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Tomoyasu's research provides insight into beetle evolution

12/10/2009

A study by Yoshinori Tomoyasu, assistant professor of zoology at Miami University, and colleagues provides insight into the evolution of beetles. Their study, published in the Dec. 29 issue of Current Biology, reveals extensive conservation of the wing gene network between the coleopteran (beetle) Tribolium, and the fly, Drosophila, even after 300 million years of separation of these two lineages.

The study findings suggest that beetle evolution has been achieved by co-opting a beneficial trait several times while conserving the main framework of wing patterning genes.

The evolutionary process of co-opting occurs when natural selection finds new uses for pre-existing traits, such as the cuticle hardening process, says Tomoyasu.

“A message we have learned from this study and others is that evolution seems to be very ‘conservative,’ adding some new features with keeping a core developmental mechanism fairly intact. This might be true for many other evolutionary processes, including the evolution of humans.”

Coleoptera (beetles) is the most successful animal group on the planet, accounting for over 20 percent of extant animals, according to the study authors. An important trait in the successful radiation of beetles is the presence of highly modified and hardened forewings – the elytra - used as a body cover.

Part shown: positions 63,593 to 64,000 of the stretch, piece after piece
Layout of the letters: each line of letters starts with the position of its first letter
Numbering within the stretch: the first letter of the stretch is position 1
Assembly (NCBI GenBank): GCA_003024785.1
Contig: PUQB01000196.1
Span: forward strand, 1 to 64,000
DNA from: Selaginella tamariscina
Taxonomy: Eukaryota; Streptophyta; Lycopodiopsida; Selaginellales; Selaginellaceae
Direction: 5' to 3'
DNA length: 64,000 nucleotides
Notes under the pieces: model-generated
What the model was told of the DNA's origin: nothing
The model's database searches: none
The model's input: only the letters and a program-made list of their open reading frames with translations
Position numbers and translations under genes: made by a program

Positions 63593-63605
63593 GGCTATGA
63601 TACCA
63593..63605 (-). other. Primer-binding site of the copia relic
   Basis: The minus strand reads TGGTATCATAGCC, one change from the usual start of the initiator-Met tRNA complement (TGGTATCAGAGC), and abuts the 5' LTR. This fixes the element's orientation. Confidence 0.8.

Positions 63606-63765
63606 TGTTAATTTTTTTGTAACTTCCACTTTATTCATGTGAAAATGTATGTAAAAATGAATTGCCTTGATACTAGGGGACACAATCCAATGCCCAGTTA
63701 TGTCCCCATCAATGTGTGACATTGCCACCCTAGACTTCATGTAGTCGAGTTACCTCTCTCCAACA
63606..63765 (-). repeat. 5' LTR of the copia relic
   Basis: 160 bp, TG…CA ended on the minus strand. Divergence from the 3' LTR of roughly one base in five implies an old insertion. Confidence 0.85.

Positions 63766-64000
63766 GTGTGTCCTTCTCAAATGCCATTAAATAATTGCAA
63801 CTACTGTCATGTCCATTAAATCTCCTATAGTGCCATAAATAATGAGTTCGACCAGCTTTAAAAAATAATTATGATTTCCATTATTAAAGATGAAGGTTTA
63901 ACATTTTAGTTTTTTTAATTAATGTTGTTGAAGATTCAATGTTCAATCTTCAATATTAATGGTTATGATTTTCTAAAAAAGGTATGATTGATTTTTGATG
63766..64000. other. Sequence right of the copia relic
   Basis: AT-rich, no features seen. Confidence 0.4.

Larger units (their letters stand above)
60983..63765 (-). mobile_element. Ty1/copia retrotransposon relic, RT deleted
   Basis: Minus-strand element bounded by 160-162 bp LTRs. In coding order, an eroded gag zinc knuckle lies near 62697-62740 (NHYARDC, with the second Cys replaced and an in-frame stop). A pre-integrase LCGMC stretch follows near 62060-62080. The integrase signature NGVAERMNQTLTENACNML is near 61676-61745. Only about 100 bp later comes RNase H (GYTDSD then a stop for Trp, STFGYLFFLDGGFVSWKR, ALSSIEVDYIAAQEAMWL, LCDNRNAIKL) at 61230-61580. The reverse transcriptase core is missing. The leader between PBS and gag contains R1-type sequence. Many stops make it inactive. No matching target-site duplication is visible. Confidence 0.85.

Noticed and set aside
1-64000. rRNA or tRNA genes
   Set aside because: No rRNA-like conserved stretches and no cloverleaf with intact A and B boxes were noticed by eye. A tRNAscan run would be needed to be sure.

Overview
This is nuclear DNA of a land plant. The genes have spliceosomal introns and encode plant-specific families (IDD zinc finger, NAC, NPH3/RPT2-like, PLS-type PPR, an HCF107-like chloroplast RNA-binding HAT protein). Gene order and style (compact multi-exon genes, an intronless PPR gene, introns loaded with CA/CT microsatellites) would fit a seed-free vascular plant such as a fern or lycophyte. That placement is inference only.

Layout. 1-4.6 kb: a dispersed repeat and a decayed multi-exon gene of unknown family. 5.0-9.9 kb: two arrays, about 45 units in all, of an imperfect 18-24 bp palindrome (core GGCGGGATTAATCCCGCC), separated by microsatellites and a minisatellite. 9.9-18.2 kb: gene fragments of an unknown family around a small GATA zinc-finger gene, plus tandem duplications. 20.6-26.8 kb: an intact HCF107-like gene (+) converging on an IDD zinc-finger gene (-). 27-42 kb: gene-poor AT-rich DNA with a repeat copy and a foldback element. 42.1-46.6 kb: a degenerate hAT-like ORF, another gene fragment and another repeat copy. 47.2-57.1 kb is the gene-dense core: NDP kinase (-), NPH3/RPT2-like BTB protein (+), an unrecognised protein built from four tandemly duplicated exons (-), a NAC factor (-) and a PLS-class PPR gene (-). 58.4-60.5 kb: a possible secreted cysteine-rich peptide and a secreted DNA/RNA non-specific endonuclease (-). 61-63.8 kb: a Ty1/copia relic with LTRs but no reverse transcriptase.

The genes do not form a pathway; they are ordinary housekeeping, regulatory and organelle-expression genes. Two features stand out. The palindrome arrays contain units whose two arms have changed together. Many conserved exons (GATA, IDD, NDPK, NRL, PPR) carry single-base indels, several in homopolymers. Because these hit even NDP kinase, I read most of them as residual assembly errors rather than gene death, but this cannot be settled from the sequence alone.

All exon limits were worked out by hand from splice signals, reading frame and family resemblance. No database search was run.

The study revealed the wing gene network defined in flies is largely conserved in beetles even after 300 million years of separation of fly and beetle lineages.

“The fly wing gene network is also used to pattern the elytra, despite the extensive evolutionary modification that has occurred in the beetle forewings,” Tomoyasu explains.

Tomoyasu’s research, “Repeated Co-Options of Exoskeleton Formation during Wing-to-Elytron Evolution in Beetles,” is available online [Current Biology (December 2009), doi:10.1016/j.cub.2009.11.014].

Authors are Tomoyasu and Yasuyuki Arakane, Karl Kramer and Robin Denell from Kansas State University.

The work was supported by grants from the National Science Foundation and the Japanese Society for the Promotion of Science.

Tomoyasu joined Miami in 2008.

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